George Clooney has had a strong, if short, directing career. Good Night, and Good Luck remains a masterpiece, and every other film is watchable, even if The Monuments Men, The Ides of March and Leatherheads are rather forgettable. Unfortunately, Suburbicon is not very appealing. The black-hearted satire is without a lick of humor, which is odd, as the original script was provided by the Coen brothers, who know how to squeeze humor out of the bleakest of scenarios.
Set in a 1950s suburban “utopia,” Suburbicon homes in on Gardner Lodge (Matt Damon), who becomes a single father after his wife, Rose (Julianne Moore), is murdered by a couple of home assailants (Glenn Fleshler, an HBO regular on “Boardwalk Empire” and “True Detective,” and Alex Hassell). Soon, his late wife’s twin, Margaret, is changing her hair color and picking up the marital slack, which is suspicious enough to warrant an investigation by an insurance man named Bud Foster (Oscar Isaac, whose scenes are the only ones with some humorous zip), who shows up to question Gardner and Margaret’s motives. Eventually, things fall further apart, during a violent protest targeting Suburbicon’s first black family.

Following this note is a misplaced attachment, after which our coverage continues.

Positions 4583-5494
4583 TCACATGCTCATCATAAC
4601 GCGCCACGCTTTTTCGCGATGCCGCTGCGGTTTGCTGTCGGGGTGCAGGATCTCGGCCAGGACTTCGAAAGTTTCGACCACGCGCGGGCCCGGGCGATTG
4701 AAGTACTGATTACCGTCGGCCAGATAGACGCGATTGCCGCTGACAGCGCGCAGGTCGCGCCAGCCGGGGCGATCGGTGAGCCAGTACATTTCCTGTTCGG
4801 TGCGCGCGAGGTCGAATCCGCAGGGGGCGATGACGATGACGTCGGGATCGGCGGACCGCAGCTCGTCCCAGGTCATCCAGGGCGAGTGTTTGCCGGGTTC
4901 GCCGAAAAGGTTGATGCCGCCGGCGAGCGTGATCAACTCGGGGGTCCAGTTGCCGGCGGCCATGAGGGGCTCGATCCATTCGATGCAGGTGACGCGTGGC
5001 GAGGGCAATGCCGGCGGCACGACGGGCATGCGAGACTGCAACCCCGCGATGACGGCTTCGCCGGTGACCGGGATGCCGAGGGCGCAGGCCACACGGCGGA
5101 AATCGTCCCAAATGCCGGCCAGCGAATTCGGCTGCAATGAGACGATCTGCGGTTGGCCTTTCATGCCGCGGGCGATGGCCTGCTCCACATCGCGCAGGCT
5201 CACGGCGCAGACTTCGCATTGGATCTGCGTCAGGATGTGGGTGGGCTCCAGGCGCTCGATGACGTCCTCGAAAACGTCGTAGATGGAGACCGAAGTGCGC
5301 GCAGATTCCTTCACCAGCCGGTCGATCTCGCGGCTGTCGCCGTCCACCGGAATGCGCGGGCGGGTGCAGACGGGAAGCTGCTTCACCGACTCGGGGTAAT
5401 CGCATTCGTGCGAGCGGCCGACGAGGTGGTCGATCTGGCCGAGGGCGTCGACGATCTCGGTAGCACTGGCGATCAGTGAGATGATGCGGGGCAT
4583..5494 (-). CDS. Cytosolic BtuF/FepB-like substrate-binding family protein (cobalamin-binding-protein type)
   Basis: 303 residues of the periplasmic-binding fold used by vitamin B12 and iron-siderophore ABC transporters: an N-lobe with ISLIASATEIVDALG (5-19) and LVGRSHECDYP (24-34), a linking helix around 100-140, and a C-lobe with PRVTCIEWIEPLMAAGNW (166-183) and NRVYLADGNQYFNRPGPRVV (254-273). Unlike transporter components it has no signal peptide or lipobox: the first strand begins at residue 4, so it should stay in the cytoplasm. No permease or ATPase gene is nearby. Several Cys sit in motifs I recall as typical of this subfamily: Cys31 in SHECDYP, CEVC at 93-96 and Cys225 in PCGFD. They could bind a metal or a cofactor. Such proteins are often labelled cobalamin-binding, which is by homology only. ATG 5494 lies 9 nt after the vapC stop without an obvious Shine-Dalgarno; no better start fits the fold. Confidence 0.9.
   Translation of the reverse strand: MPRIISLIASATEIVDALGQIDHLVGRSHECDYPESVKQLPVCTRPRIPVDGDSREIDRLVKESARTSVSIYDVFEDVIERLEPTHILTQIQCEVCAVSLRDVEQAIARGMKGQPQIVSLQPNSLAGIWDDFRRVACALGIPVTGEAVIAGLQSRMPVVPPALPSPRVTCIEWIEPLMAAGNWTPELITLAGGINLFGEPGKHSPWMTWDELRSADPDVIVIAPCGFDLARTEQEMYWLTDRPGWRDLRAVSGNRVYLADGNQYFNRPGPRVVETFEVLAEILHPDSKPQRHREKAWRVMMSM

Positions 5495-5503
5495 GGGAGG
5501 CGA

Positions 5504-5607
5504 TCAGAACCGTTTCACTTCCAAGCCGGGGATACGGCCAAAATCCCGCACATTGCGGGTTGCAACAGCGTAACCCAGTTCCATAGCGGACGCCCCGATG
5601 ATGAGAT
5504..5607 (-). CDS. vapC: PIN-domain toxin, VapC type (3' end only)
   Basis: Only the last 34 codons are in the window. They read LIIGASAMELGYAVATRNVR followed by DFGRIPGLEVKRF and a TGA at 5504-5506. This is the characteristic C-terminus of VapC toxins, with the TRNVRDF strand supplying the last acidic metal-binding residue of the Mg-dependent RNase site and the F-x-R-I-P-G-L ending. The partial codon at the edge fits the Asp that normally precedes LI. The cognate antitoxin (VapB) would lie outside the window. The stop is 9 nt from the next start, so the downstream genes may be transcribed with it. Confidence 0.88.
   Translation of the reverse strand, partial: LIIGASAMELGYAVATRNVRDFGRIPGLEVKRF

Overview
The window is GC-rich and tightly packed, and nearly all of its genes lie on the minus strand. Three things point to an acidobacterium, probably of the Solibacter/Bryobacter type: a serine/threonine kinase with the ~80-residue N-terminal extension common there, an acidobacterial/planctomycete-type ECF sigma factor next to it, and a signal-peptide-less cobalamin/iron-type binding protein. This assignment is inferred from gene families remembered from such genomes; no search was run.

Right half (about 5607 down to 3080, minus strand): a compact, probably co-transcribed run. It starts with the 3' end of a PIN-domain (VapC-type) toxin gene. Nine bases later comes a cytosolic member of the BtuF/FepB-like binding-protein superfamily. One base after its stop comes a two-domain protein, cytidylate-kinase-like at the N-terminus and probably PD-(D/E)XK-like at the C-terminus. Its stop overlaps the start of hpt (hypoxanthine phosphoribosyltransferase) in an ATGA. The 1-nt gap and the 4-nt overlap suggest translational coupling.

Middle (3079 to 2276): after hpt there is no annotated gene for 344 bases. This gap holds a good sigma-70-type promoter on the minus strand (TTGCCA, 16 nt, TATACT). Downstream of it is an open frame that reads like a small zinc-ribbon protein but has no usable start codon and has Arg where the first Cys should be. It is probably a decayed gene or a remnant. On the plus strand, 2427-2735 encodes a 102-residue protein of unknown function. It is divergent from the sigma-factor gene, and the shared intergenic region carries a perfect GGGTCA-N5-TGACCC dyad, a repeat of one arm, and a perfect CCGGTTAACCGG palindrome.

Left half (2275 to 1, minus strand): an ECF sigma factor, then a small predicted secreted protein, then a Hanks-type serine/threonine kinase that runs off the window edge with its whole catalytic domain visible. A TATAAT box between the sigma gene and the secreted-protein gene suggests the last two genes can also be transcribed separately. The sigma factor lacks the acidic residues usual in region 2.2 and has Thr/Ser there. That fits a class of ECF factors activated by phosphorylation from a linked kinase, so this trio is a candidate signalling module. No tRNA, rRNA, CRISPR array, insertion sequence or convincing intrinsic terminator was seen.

Alas, Clooney and co-writer Grant Heslov fail to find or add any humor to this old Coens script; their pitch-black comedy has one genuine laugh. Instead, they gift audiences a subversive, Coen-esque mashup of Hitchcock and film noir, which is 100 percent absurd and not a bit amusing.